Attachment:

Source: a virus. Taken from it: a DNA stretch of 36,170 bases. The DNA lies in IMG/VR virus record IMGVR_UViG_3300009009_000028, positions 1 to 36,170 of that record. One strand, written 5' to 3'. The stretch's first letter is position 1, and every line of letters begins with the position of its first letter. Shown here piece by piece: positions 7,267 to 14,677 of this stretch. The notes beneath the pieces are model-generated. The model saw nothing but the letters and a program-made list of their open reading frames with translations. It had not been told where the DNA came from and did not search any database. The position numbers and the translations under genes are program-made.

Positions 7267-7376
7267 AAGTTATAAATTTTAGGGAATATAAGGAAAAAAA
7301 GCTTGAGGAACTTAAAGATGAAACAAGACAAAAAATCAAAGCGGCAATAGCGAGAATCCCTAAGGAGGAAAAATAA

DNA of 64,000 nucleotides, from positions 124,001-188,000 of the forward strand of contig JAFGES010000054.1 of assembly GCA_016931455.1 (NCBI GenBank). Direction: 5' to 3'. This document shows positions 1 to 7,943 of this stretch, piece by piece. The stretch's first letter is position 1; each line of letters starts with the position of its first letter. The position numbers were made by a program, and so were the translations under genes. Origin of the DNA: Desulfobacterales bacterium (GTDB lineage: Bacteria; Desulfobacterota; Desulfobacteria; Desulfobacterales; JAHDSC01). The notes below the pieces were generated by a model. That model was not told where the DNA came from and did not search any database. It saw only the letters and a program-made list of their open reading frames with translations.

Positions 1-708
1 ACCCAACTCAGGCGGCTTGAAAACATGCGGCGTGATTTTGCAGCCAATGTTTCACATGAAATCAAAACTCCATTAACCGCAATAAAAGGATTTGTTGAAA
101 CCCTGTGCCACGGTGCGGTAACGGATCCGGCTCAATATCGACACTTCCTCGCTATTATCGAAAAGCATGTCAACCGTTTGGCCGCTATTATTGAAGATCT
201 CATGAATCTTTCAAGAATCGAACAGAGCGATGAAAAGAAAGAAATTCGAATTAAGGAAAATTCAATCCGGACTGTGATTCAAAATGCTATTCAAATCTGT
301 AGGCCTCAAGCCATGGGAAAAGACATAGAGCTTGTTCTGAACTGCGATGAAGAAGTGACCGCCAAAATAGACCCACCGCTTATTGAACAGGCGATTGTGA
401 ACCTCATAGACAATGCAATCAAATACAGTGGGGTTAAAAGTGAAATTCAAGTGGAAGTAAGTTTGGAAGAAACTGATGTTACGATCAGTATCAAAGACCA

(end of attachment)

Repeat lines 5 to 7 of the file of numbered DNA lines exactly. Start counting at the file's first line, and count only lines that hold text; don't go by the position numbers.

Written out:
DNA of 64,000 nucleotides, from positions 124,001-188,000 of the forward strand of contig JAFGES010000054.1 of assembly GCA_016931455.1 (NCBI GenBank). Direction: 5' to 3'. This document shows positions 1 to 7,943 of this stretch, piece by piece. The stretch's first letter is position 1; each line of letters starts with the position of its first letter. The position numbers were made by a program, and so were the translations under genes. Origin of the DNA: Desulfobacterales bacterium (GTDB lineage: Bacteria; Desulfobacterota; Desulfobacteria; Desulfobacterales; JAHDSC01). The notes below the pieces were generated by a model. That model was not told where the DNA came from and did not search any database. It saw only the letters and a program-made list of their open reading frames with translations.

Positions 1-708
1 ACCCAACTCAGGCGGCTTGAAAACATGCGGCGTGATTTTGCAGCCAATGTTTCACATGAAATCAAAACTCCATTAACCGCAATAAAAGGATTTGTTGAAA